The Canadian Source Of Employee Pension Fund Investment And Benefits Plan Management

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September 2007

PIAC - The First 30 Years

Canadian pension funds have not always had a national voice. Prior to 1977, there was no organization which brought them together to share views, ideas, and information. That all changed October 19, 1977, when the first meeting of the Pension Investment Association of Canada (PIAC) took place. The fledgling association numbered 33 members for the first session. The membership criteria of the day required that member funds manage a minimum of $50 million in assets. Only the senior investment officer could represent the fund on the association.

Fast forward to 2007. The organization celebrates its 30th anniversary with a membership of more than 135 funds represented by more than 200 senior investment people and holding assets in excess of $890 billion. The national voice has broadened its mission and now promotes sound investment practices and good governance for the benefit of pension plan sponsors and their beneficiaries.

PIAC

The Early Years: 1977 — 1991

The essence of PIAC was first expressed in a spring 1977 meeting which led to the founding of the association. The vision of PIAC’s founders – the late Dennis McGee; Terry Staples, PIAC’s first president; the late Jim Marshall; David MacMahon; the late Dennis Beggs; and the late Chuck Harvie – was to create an association which would be “productive only due to the commitment of its membership.” Today, that commitment to volunteerism, coupled with the mutual help commitment of its members, is PIAC’s strength and makes it the successful organization it has become.

From 1977 through 1991, the business of PIAC was conducted entirely by its board of directors. The board met monthly and directors contributed an extraordinary amount of time to the association’s affairs. In this period, the structure provided for as many as eight officers. In 1982, this was changed to the present structure of four.

In 1991, under then-Chairman Peter Hellyer, its current committee structure was established. Committees were formed to address investment practices, corporate governance, government relations, and member services. That same year, PIAC’s newsletter, Communiqué, was launched.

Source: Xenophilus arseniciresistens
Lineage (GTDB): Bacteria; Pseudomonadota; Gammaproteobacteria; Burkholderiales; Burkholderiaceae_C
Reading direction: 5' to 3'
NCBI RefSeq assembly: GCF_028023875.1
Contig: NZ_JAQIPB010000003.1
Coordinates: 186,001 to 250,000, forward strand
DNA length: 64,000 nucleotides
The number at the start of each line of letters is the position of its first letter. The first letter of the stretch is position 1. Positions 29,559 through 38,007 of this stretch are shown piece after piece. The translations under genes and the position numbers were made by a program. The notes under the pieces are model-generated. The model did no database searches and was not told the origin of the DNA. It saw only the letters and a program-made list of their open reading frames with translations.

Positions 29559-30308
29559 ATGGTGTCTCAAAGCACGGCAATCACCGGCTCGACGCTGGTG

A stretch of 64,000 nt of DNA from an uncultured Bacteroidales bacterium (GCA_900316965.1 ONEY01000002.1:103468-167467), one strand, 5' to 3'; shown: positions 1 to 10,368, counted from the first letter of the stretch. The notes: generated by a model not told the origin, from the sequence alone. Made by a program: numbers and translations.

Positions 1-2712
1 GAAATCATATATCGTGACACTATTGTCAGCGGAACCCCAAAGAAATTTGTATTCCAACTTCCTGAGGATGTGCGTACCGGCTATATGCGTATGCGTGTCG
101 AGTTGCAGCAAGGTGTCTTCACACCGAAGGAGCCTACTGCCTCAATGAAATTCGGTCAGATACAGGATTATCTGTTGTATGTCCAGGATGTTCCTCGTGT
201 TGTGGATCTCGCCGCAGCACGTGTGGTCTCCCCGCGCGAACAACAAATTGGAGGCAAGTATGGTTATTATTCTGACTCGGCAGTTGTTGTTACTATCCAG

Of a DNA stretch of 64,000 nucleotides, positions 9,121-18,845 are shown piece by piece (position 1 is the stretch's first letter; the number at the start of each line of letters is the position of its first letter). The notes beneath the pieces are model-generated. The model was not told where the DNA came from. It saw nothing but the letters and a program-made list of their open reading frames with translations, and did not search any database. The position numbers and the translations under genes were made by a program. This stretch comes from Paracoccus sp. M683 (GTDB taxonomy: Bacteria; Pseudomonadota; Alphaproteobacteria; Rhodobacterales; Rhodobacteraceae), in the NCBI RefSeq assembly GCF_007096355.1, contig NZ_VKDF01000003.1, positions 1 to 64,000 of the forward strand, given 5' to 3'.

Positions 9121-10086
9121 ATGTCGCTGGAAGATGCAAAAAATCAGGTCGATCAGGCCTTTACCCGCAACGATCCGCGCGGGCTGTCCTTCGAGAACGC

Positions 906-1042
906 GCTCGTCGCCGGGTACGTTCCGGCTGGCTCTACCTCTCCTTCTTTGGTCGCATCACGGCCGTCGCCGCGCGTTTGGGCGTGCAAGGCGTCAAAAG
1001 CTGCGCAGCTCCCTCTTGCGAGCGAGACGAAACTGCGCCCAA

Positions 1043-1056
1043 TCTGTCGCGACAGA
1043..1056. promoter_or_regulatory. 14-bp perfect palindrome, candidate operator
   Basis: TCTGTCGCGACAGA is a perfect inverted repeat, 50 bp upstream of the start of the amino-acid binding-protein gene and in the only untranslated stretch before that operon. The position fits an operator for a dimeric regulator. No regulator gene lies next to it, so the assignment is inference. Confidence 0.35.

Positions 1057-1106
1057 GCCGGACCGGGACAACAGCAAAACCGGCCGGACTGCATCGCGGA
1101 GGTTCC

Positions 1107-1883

The Momentum Gathers: 1991 — 2000

During the last decade of the 21st Century, the organization gathered steam. Under Chairman David French, PIAC’s first strategic plan was adopted in 1993. With the mission, “promoting the financial security of pension fund beneficiaries through sound investment policy and practices,” the association moved forward from that point confirming the beliefs of its founders and clearly focusing on its mandate.

The strategic plan altered PIAC’s governance with the establishment of annual tactical planning sessions to review and renew the plan and provide specific objectives for the forthcoming year.

PIAC’s work is now in the hands of more than 50 volunteers active in committees and the board. That represents more than 30 per cent of its membership.

PIAC conferences are another important element to achieve its mission. Since the very beginning, they have been the embodiment of the self-help philosophy within PIAC. Members share experiences through networking, candid discussion, and mutual support.

That same philosophy is also evident in the annual asset survey, in other informational and opinion surveys, or through the use of PIAC’s office as a focal point for contact. Members share information freely for their mutual benefit. Committee activities also exemplify this philosophy where volunteers devote time and interest to projects for the benefit of all members.

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